Physician Leader Monthly January 2023
From the desk of Ana Pujols McKee, MD, FACP
By the time you read this, you have received “Happy New Year” cheers too numerous to count (TNTC). If you are familiar with the acronym “TNTC,” you too were most likely entering the medical profession at a time when a diagnosis of pyelonephritis required a microscopic urine evaluation to look for white cells. When the count was high, rather than counting the number of cells, we relied on this acronym.
Now that I have dated myself with this nostalgic recollection, the point to be made is that time is passing quickly, and 2023 will also move quickly despite the many patient safety and quality challenges we face. We are beginning 2023 with a diminished workforce, a lingering COVID epidemic superimposed with emerging infectious threats, growing healthcare disparities, daily reminders of the impact of a destabilized climate, and, of course, a list of long-standing challenges of known preventable harms that were the center of our attention back in 2020.
There has never been a more important call for action and need for extraordinary physician leadership. Physician leaders will be critical in helping their organizations navigate during these difficult times. Now more than ever physician leaders must master the art of collaboration and rely on their critical thinking and analytic skills.
No doubt the list of needed skills and attributes is extensive, but it would be superficial if I did not stress an essential attribute which is rarely mentioned – courage. For this reason, in addition to wishing everyone the best for the coming year, I wish all of us the courage to move forward for a productive, successful and safer 2023.
Ana Pujols McKee, MD, FACP
Executive Vice President and Chief Medical Officer,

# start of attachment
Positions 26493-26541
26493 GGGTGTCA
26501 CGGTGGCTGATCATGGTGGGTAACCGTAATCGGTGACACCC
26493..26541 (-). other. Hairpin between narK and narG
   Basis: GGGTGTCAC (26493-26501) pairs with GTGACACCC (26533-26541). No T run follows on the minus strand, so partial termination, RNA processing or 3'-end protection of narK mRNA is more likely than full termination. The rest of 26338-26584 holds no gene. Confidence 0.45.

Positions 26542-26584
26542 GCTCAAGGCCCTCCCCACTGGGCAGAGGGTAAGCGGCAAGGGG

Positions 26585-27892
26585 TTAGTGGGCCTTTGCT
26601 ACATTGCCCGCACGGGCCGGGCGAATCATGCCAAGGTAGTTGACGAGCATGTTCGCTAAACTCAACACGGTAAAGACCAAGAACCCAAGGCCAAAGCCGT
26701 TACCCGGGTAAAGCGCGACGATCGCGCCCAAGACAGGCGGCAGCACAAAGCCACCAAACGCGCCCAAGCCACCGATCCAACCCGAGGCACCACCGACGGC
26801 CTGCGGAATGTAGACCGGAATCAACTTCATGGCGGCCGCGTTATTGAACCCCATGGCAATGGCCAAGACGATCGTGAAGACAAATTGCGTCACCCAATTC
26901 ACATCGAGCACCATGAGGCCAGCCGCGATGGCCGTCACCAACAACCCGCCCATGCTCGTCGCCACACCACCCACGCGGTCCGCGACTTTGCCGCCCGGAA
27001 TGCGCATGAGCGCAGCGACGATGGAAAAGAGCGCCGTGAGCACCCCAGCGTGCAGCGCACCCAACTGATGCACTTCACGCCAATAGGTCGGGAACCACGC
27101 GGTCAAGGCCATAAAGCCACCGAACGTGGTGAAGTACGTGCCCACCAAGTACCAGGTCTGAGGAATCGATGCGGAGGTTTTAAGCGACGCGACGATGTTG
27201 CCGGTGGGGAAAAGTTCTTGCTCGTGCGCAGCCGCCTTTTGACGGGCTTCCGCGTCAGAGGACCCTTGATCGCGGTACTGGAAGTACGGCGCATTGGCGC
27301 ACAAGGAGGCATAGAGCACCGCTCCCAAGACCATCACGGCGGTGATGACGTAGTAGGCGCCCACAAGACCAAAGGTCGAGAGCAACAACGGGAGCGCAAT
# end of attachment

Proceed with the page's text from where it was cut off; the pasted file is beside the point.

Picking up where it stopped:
and Chief Diversity, Equity and Inclusion Officer
In this issue:
- Joint Commission Journal: A study in the January issue evaluated the feasibility and fidelity of implementing the Co-Worker Observation System (CORS), a tool and process to address disrespectful behavior through feedback from trained peer messengers, for staff nurses.
Joint Commission announces major standards reduction, freezes hospital accreditation fees to provide relief to healthcare organizations
The Joint Commission is eliminating 168 standards (14%) and revising 14 other standards across its accreditation programs to streamline requirements and make them as efficient and impactful on patient safety, quality and equity as possible. Additionally, The Joint Commission is not raising its accreditation fees for domestic hospitals in 2023 in recognition of the many financial challenges hospitals and health systems continue to face.
Read more >>
In other news
Joint Commission eliminates licensed independent practitioner term
Clarification on new standard addressing healthcare equity
OSHA names Joint Commission, JCR as Alliance Program ambassador
COP27: Joint Commission recognized for joining White House pledge to decarbonize healthcare sector
Northside Hospital first in country to receive Maternal Levels of Care Verification
Blogs for docs
Mitigating Biases During Patient Safety Investigations: Commentary in a recent issue of The Joint Commission Journal on Quality and Patient Safety, “How to Mitigate the Effects of Cognitive Biases During Patient Safety Incident Investigations,” explores how biases often exist during adverse event investigations in healthcare.
Read more >>
In the media
Data and Healthcare Transformation: Accelerating Towards Better Health | MDClone
What You Need to Know About The Joint Commission’s Updates | Health Facilities Management
Tracer Methodology: An Important Infection Control Tool for Identifying Risk | Healthcare Hygiene Magazine